The bacteria can't be seen, smelled or tasted. Not even the most seasoned shucker can tell if an oyster is contaminated. And the bacteria can form in unpolluted waters just as easily as in polluted waters.
"Vibrio vulnificus is a naturally occurring bacterium in the waters of the Gulf Coast," says Hammond. While there are other Vibrios -- as many as 13, she says -- in the Atlantic, vulnificus is more common in Gulf waters.
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Contrary to popular lore, a good dose of hot sauce on a raw oyster will not kill the bacteria. Neither will a swig of alcohol.
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Here's the scarry part!: More people die of Vibrio vulnificus every year without ever cracking open an oyster.
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there have been 29 non-oyster-related cases of Vibrio vulnificus in Florida this year -- more than three times the annual average -- and of those seven have died. Most became infected after swimming or wading in waters where the bacteria were thriving.
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But before you go running from the water like extras in a Spielberg shark movie, here's the good news. Most of us could swim in those waters while simultaneously eating raw oysters and suffer little or no effect.
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All of the reported cases involve victims who had pre-existing conditions that put them at risk. They had liver disease, diabetes, were undergoing chemotherapy or had immune systems that were otherwise compromised.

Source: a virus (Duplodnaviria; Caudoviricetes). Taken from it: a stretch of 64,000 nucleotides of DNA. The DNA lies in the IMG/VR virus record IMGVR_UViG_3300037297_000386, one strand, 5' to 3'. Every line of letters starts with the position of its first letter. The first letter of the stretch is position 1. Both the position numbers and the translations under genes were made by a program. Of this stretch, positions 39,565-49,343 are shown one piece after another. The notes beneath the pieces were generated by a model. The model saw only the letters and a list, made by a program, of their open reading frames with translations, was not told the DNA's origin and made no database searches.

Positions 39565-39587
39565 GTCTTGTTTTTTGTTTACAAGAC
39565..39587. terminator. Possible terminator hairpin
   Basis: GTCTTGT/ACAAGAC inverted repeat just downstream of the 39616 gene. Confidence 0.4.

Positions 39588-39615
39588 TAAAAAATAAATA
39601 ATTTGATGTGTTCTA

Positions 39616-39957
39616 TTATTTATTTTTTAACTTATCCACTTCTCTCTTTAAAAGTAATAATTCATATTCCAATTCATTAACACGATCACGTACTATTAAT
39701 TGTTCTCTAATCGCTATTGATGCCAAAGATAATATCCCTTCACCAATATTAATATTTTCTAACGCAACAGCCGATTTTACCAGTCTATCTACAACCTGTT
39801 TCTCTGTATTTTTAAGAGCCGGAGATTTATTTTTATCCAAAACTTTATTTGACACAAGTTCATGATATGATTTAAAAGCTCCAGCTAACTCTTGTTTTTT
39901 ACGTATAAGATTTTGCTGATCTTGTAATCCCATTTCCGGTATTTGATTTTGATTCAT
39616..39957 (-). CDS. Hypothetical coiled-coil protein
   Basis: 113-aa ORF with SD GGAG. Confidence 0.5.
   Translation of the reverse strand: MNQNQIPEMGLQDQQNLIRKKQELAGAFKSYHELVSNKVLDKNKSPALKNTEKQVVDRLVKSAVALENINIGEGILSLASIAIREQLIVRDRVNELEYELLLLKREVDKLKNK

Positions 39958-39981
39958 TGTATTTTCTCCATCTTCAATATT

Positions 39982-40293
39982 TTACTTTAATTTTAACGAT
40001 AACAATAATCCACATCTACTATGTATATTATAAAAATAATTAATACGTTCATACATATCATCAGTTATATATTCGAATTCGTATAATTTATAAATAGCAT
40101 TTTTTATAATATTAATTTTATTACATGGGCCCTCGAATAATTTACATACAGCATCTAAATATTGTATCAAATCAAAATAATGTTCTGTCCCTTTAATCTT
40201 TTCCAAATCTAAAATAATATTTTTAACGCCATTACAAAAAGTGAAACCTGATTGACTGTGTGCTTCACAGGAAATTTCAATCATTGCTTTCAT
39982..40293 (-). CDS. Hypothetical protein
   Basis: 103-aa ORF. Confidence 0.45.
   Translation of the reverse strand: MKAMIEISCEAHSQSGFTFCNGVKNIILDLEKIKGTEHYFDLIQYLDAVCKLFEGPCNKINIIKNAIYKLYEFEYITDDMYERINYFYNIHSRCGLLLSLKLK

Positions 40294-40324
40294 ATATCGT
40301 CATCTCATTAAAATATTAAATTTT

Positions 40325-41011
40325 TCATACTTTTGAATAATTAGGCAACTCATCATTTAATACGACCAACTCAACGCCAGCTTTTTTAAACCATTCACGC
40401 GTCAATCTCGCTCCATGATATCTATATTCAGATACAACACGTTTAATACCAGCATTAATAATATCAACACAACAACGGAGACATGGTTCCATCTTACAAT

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And even those at risk don't have to remove oysters from their diet. Cooking an oyster effectively kills the bacteria.
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That's why restaurants that serve raw oysters must post a warning that states there is a possible risk associated with eating raw oysters.
Read more: Source of Information: Growfish.com

Great Places to READ MORE ABOUT OYSTERS
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RECIPES
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Traditional Oysters Rockefeller
Yield: 24 oysters
1-1/2 cups cooked spinach, well drained
1/3 cup fresh breadcrumbs
1/4 cup chopped green onions
2 slices cooked bacon, crumbled
1 tablespoon chopped fresh parsley
1/2 teaspoon salt
dash Tabasco
3 tablespoons extra virgin olive oil
1 teaspoon Pernod or other anise-flavored liqueur

Preheat oven to 450 degrees F.

Using a food processor, chop the spinach, breadcrumbs, green onions, bacon and parsley. Add the remaining ingredients and process until finely chopped but not pureed, about 10 seconds. Layer the oysters in their half shells on a pan with rock salt. Spoon some of the spinach mixture one each oyster. Bake 10 minutes until cooked through, then broil until browned on top. Serve hot.


Oyster Stew
2 pints oyster
1/2 gallon whole milk
4 Tablespoons Butter or Margarine
Salt and pepper to taste

Oyster stew may be pure & simple, or rich, hearty & spicy. The main factor is DO NOT BOIL MILK & DON'T OVERCOOK OYSTERS.

Bring oysters to a boil in a sauce pan. Add milk and butter or Margarine. Salt and pepper to taste and boil hard for about 5 minutes.

Serve hot with crackers.


Pan Fried Oysters
1 pint MEDIUM oysters (drained)
1/2 cup of flour
1/2 cup cornmeal
1/2 tsp. salt
1/4 tsp. pepper
2-3 Tbls. dried, chopped parsley
1/2 tsp. garlic powder, or
2 cloves minced garlic
1 tsp. Lemon-Dill seasoning powder

Mix all dry ingredients well & dredge oysters thoroughly in mixture. Let oysters sit on paper towels for a few minutes after dredging in flour mixture. Prepare frying pan with about 1 to 2 Tbls. oil (heated) to which you add 1 to 2 Tbls. magarine. When sizzling hot- add oysters. Brown lightly and turn to brown other side (gently). Serve immediately with fresh lemon and/or tartar sauce.